Shriti Vadera has been named the new chairwoman of the Royal Shakespeare Company (RSC), becoming the first female and person of colour to fill the role.
The former investment banker will take over in August from Nigel Hugill, who is stepping down after a decade, as the company faces the challenges of its expected return to work following lockdown.
Ms Vadera was born in Uganda before her family fled the country when Asians were expelled by Idi Amin.
She was recently appointed chairwoman of Prudential and was previously chairwoman of Santander UK.
Under Gordon Brown, she served as parliamentary under-secretary of state in the Department for International Development.
Ms Vadera has also served on the boards of pharmaceuticals company AstraZeneca and mining giant BHP, and is a member of the House of Lords, on leave of absence since 2011.
Addressing her appointment, she said: “I grew up in Uganda and India, in a traditional community where expectations of the development of girls were narrow and strict.
“I read and imagined Shakespeare before I saw it performed and it opened up a different world, giving me the courage to aspire to possibilities that transformed my life.
“I am passionate about the arts and the impact they can have on the lives of individuals and communities.
“I have long been a supporter of the RSC, a company rooted in history and which is modern, innovative and dynamic, uniquely national but also global.
“It is a company that is dedicated to the excellence of its art while being acutely aware of its wider roles and responsibilities.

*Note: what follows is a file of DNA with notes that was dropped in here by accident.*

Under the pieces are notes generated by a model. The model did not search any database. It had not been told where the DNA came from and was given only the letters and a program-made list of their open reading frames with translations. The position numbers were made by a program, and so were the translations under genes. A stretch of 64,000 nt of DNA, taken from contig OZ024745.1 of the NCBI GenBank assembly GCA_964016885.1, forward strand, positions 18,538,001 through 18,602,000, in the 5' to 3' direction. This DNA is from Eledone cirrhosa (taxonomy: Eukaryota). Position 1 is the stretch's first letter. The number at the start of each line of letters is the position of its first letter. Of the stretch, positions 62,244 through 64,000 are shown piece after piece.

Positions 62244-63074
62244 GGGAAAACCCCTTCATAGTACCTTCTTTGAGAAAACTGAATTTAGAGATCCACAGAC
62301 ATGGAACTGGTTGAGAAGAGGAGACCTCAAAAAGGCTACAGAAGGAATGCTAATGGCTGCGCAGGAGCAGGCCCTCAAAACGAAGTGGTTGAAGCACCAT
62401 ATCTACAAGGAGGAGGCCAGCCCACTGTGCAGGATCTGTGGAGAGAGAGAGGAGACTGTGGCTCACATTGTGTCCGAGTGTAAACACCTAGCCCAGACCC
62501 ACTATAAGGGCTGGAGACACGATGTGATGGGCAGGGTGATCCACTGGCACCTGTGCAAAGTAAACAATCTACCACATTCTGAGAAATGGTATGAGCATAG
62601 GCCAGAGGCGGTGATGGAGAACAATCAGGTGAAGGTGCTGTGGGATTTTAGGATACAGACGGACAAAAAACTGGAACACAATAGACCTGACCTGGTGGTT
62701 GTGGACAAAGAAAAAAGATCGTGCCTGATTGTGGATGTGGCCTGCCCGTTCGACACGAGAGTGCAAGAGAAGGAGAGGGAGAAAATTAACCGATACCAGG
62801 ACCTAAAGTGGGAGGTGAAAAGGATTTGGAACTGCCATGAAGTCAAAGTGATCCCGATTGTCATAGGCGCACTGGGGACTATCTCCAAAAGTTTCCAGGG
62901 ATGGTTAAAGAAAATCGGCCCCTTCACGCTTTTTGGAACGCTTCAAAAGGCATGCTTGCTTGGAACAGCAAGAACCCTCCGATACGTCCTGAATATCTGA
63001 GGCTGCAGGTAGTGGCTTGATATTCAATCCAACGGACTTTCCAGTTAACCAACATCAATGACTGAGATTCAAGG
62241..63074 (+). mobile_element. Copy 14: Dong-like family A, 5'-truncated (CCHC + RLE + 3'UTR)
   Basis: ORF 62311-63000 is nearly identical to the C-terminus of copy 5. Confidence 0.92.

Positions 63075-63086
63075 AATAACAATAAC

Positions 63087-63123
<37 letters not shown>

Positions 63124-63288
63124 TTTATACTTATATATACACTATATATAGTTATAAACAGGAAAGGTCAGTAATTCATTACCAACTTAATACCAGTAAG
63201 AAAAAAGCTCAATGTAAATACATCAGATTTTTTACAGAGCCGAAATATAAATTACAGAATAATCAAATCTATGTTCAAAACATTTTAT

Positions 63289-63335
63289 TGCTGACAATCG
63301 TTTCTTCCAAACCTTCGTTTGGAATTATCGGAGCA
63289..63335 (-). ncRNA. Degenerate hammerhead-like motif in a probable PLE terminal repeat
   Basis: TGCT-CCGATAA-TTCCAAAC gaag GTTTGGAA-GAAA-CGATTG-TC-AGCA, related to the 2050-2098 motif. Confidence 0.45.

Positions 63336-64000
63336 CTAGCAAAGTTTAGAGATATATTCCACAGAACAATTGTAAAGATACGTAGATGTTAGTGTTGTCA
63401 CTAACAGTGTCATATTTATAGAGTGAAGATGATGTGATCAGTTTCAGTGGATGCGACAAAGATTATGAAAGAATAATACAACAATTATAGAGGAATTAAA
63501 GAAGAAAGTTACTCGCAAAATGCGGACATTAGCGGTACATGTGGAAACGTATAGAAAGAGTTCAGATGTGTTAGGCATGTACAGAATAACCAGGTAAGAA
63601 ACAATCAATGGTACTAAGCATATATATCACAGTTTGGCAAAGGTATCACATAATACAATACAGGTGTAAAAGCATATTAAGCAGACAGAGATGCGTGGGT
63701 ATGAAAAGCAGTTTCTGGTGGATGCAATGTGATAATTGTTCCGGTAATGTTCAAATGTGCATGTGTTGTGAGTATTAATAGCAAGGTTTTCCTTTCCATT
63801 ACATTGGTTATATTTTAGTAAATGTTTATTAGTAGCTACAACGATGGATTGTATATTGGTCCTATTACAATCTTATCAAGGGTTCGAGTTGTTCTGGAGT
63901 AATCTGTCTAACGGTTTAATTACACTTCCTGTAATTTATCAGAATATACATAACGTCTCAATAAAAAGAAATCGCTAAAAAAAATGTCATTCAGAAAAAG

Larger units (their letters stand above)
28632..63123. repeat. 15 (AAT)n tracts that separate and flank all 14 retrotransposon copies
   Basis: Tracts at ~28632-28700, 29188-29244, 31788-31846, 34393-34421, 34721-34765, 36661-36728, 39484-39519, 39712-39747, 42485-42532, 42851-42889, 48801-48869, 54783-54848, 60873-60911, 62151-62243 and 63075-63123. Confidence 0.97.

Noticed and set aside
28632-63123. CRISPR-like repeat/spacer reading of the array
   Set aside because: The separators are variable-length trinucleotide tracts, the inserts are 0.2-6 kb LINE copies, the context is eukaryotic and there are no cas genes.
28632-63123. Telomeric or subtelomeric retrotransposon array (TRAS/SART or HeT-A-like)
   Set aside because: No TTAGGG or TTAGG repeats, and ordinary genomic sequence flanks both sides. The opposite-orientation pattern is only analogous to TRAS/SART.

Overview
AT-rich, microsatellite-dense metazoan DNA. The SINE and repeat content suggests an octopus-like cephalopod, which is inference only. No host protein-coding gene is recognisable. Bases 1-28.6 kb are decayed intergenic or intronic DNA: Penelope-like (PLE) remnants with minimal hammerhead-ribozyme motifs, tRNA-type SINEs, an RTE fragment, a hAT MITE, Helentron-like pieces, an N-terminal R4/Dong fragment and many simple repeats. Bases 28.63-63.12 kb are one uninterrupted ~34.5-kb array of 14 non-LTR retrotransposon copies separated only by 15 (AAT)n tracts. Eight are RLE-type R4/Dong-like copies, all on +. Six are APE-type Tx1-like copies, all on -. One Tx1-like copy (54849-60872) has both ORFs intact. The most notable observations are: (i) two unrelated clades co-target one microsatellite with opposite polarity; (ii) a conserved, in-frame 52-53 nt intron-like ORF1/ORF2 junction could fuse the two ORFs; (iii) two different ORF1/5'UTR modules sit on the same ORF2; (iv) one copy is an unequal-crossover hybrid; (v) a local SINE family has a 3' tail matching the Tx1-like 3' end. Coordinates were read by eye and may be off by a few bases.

“As the RSC emerges from one of its most difficult years, responding to the global pandemic, I am excited to be supporting and championing the RSC as its new chair and to look to the future. It is a joy and an honour.”
Outgoing chairman Mr Hugill said: “When you step down as chair from a place that you care about so deeply, you want to be able to anticipate ongoing success with confidence and to know that responsibility is being passed on to the best of hands.
“Shriti Vadera believes strongly in the company’s teaching, values and reach and is a marvellous choice as next chair of the RSC. I could not be more delighted.”
The selection process was led by deputy chairwoman Miranda Curtis, working with search firm Perrett Laver.
The brief was to identify a candidate who was a “highly experienced, inclusive leader, committed to the company’s vision, mission and values” with a “proven track record of leading an organisation through significant strategic transformation”.
Ms Curtis said: “In a highly competitive field, Shriti stood out for her professionalism and relevant experience, her profound passion for Shakespeare and the transformative power of theatre, her clarity of vision and understanding of the strategic challenges facing the RSC, and her personal warmth.”